Oscars, the Race so Far

I’ve seen very few films this year. So, let’s do this, my marginally informed take on the Screen Actors Guild and the Golden Globe Award nominations, and this year’s Oscar hopefuls. I’m not doing the other guild and critics awards though I acknowledge that they may carry more weight than certainly the GGs. This is not that serious – just another movie lovers ramblings.

For Cast in a Motion Picture/Best Picture the leading contenders seem to be Black Panther, Blackklansman, A Star is Born, Crazy Rich Asians, and Bohemian Rhapsody as these are the five with both SAG and GG noms (I’m not doing that comedy-drama split that the GGs do), while If Beale Street could Talk, The Favorite, Vice, Green Book, and Mary Poppins Returns are also in the conversation. Of these, I’ve seen only Black Panther with plans to watch Blakklansman, If Beale Street could Talk, Crazy Rich Asians, and because I like the actors possibly The Favorite and Green Book. I’m least interested in Vice (no thanks) and A Star is Born (sorry) though buzz has the latter getting all the awards. I thought Sorry to Bother You (a truly bizarre but deeply thought provoking film) and Widows (a complex drama masked as a heist film) might be in the mix as well, certainly for cast in the case of the latter. But no. So I’m rooting for Black Panther – which I loved so much I saw it twice – though I know the odds are long (super hero film and all). I do hope it gets a costume nod for the Oscars though because it deserves it. It’s certainly my picture and dopest cast of the year.

For Best Actor, leading contender seems to be Bradley Cooper, with Rami Malek and John David Washington at his heels, and Christian Bale and Viggo Mortenson getting strong looks as well. Bradley or Rami seem to have the buzz, Viggo and Christian should never be counted out; but how crazy would it be if Denzel’s son won? I can’t speak yet to the quality of any of these performances, only the quality of the actors and they’re all good. Too soon to call for me.

Best Actress favourites seem to be Lady Gaga…and then everybody else (including Glenn Close, Melissa McCarthy, Emily Blunt, and Olivia Coleman) in the running. I’m rooting for Glenn Glose who should have won this by now (pick a role) but not as an Al Pacino make up Oscar because though I haven’t yet seen The Wife, it’s been on my to-watch list since I saw the trailer which is more than I can say for the other films in the running. A note re Emily Blunt, this nom is for Mary Poppins Returns. I didn’t grow up on Mary Poppins (the Julie Andrews on holiday rotation where I am when I was growing up was The Sound of Music) – so I’m kind of meh on a character I was never into returning. But she also has a supporting actress nom for A Quiet Place which perplexes me, not because I don’t think a horror film performance is ‘Oscar worthy’ or whatever but because I saw and liked A Quiet Place and…if she wasn’t the female lead in that film, who was? Do not say the daughter.

The Best supporting actress race is between Emma Stone and Rachel Weisz (who pretty much cancel each other out, right?) for The Favorite, and Amy Adams (Vice). I wanted to see the Reginas (Hall for Support the Girls) in there but only Regina King picked up a nom (a GG) for If Beale Street Could Talk. Come on, Brenda, it’s not over yet! But if Amy Adams finally picked up an Oscar (after losing out for so many deserving performances), I wouldn’t be mad.

The Best supporting actor race seems to be between Mahershala Ali, Timothee Chalemet, Richard E. Grant, and Adam Driver. Yes, from the previews, Green Book seems a bit Driving Miss Daisy, a bit white savior-y but Mahershala! Mahershala! Mahershala!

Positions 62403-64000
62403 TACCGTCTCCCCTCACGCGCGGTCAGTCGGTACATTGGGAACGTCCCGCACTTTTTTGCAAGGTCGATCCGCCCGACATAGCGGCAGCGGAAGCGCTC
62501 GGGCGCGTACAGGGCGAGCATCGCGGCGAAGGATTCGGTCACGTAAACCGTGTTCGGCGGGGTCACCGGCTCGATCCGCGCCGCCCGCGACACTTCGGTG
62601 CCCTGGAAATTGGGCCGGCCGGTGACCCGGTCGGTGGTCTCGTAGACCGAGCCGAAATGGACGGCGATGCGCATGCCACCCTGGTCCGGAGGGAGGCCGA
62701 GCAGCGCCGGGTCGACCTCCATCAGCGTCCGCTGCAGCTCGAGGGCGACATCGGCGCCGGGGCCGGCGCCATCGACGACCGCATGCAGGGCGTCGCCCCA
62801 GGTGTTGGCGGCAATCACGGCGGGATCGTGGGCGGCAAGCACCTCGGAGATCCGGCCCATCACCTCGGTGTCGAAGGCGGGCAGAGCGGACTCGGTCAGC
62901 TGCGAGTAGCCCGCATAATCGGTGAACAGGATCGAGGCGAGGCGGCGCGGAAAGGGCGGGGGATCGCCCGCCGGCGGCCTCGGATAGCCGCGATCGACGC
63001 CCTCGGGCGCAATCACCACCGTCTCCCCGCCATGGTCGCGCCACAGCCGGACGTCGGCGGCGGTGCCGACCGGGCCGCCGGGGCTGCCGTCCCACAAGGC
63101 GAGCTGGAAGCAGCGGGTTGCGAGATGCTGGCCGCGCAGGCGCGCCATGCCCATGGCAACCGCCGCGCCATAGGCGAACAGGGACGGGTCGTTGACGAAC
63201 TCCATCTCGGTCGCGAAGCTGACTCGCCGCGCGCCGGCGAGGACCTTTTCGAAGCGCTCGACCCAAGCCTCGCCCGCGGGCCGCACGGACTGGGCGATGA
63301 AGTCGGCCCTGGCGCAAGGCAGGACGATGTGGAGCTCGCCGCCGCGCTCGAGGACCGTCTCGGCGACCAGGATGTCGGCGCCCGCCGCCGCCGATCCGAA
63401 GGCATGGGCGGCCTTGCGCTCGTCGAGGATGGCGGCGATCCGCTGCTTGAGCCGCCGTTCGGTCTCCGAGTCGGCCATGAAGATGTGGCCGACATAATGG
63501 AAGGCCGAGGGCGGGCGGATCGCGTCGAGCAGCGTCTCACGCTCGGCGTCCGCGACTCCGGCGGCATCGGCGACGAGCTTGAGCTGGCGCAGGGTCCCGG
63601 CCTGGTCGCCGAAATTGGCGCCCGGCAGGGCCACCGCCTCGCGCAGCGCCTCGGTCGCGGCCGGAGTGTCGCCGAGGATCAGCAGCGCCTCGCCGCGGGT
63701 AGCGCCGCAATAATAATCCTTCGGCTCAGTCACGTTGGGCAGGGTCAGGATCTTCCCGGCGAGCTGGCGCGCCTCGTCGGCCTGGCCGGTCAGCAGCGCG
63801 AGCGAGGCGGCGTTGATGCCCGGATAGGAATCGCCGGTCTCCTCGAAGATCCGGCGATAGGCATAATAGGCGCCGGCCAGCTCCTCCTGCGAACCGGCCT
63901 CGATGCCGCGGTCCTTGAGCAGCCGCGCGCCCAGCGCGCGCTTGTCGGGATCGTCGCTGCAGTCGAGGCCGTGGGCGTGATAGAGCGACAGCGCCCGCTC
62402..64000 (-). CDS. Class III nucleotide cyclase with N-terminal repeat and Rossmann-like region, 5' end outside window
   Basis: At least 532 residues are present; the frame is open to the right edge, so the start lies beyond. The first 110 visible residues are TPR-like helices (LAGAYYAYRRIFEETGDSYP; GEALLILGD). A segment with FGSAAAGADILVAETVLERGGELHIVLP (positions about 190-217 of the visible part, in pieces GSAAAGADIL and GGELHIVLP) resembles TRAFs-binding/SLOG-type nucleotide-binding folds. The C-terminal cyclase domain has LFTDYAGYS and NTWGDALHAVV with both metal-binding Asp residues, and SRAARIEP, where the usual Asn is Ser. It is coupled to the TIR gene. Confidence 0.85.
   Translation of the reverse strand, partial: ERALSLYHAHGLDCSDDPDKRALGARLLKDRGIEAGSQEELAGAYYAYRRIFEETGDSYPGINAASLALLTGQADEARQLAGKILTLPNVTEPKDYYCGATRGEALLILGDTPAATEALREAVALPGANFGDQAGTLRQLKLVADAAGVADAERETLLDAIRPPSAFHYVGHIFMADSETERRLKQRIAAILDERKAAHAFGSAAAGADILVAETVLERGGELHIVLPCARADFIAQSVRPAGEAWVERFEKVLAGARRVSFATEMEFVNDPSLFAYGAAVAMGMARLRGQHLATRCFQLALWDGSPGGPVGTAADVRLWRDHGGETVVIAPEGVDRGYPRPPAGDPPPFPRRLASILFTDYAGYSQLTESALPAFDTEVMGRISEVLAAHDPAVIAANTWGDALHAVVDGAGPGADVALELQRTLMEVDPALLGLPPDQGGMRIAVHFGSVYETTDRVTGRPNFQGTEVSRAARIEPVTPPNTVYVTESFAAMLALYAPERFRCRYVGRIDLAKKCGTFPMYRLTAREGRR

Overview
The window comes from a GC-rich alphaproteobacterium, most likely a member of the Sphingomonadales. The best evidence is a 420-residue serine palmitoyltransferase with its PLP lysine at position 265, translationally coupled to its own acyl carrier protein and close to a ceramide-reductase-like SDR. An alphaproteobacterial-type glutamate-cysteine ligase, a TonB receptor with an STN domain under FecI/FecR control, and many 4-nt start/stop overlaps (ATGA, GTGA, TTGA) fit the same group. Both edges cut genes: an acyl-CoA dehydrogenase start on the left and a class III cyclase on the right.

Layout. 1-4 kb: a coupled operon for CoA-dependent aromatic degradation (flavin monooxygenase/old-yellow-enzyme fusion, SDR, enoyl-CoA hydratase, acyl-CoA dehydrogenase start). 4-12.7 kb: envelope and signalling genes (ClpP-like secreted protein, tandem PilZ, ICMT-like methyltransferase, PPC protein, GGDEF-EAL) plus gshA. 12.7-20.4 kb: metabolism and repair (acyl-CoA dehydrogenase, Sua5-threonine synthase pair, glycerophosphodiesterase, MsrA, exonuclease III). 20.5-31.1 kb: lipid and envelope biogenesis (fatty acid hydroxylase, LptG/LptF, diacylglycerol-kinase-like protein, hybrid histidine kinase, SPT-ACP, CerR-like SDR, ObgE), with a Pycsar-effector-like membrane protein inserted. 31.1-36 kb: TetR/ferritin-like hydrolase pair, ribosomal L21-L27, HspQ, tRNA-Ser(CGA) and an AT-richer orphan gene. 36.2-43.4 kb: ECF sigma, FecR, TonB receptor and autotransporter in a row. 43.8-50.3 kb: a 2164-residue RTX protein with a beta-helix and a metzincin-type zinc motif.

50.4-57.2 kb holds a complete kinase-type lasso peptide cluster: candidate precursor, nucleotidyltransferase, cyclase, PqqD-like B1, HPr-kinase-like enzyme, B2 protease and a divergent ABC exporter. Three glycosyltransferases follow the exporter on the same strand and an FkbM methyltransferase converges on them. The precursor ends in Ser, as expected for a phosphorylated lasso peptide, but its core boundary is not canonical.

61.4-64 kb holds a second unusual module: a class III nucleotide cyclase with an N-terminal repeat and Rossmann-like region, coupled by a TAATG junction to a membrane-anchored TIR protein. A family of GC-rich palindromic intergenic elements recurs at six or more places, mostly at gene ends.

That’s where the overlap ends but let’s look at the GGs best screenplay and best director nods. Roma, The Favorite, If Beale Street Could Talk, Vice, Green Book are in the running for screenplay; and I’m leaning toward If Beale Street Could Talk mostly because the source material is by James Baldwin.  But if the academy wants to be really boundary pushing give a nod in this category to Sorry to Bother You. For director, they have Bradley Cooper, Alfonso Cuaron, Peter Farrelly, Spike Lee, and Adam McKay. I think these are interesting choices. It would be good to see Spike get one after the Do the Right Thing snub, Peter Farrelly (of the Farrelly brothers is definitely stepping outside of his usual zone and that’s always interesting), it’s a first for Bradley and though I’ve heard some criticisms of the third act from all accounts it’s a solid first. I would’ve squeezed Steve McQueen in there for Widows (he made some really interesting choices on that film – a film by the way – huge sidebar alert – in which I found the reaction/reviews broke down in interesting ways along race+gender lines – my unofficial tally of professional and amateur reviewers on youtube, and I watched a few, finding that the critics liked it as did black female amateur and professional reviewers but men of colour were leaning toward not and other men, mixed – not sure what it means except men seemed disappointed there wasn’t more heist and seemed uncomfortable with the interracial love scenes, and women appreciated the character work and the layers of complexity vis-à-vis character dynamics and social commentary, and the chemistry and the performances – Viola Davis being a boss as usual, Daniel Kaluuya being frighteningly menacing, Elizabeth Dibecki getting a lot of praise as well, though for me Michelle Rodriquez took the boldest and most vulnerable turn from her previous work making her my dark horse awards nom hopeful) ***SPOILER ALERT**** and I wouldn’t count Barry Jenkins out for If Beale Street Could Talk. I know Ryan Coogler is a long shot but for my money he hasn’t made a misstep yet and he did interesting things with the super hero genre. I thought Michael B. Jordan might even be in the best supporting actor conversation if very marginally because of Hollywood’s genre bias. The question I’m left with though is where the women at…are we really saying there are no ‘Oscar Worthy’ film directed by women this year. The only female-helmed films I saw on the nominee lists for the GGs or SAGs was Mary Queen of Scots by Josie Rourke (an acting nod for Margot Robbie). I saw and liked Leave no Trace by Debra Granik but that doesn’t seem to have created any kind of stir (and it did have some pacing issues). Think there’s any chance that Skate Kitchen by Janelle Moselle might pick up even a cinematography award? – and I’m not just saying that because the cinematographer is Antiguan-Barbudan Shabier Kirchner.